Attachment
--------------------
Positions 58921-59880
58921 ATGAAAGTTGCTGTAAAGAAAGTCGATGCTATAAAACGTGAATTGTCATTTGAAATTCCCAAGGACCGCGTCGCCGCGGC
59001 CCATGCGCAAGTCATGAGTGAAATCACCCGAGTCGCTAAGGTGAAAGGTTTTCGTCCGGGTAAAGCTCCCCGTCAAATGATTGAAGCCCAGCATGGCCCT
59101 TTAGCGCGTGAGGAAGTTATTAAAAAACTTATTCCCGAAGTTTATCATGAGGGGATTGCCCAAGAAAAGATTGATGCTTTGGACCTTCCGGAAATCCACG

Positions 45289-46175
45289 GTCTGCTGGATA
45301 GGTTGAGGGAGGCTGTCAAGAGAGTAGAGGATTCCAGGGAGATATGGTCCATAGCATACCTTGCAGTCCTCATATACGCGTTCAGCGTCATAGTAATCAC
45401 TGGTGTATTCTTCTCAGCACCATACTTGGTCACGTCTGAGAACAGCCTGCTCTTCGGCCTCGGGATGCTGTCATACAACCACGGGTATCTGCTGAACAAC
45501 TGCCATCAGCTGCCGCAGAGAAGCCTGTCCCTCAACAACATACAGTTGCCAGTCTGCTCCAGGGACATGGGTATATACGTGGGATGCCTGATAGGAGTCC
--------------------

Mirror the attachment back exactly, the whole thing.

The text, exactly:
Positions 58921-59880
58921 ATGAAAGTTGCTGTAAAGAAAGTCGATGCTATAAAACGTGAATTGTCATTTGAAATTCCCAAGGACCGCGTCGCCGCGGC
59001 CCATGCGCAAGTCATGAGTGAAATCACCCGAGTCGCTAAGGTGAAAGGTTTTCGTCCGGGTAAAGCTCCCCGTCAAATGATTGAAGCCCAGCATGGCCCT
59101 TTAGCGCGTGAGGAAGTTATTAAAAAACTTATTCCCGAAGTTTATCATGAGGGGATTGCCCAAGAAAAGATTGATGCTTTGGACCTTCCGGAAATCCACG

Positions 45289-46175
45289 GTCTGCTGGATA
45301 GGTTGAGGGAGGCTGTCAAGAGAGTAGAGGATTCCAGGGAGATATGGTCCATAGCATACCTTGCAGTCCTCATATACGCGTTCAGCGTCATAGTAATCAC
45401 TGGTGTATTCTTCTCAGCACCATACTTGGTCACGTCTGAGAACAGCCTGCTCTTCGGCCTCGGGATGCTGTCATACAACCACGGGTATCTGCTGAACAAC
45501 TGCCATCAGCTGCCGCAGAGAAGCCTGTCCCTCAACAACATACAGTTGCCAGTCTGCTCCAGGGACATGGGTATATACGTGGGATGCCTGATAGGAGTCC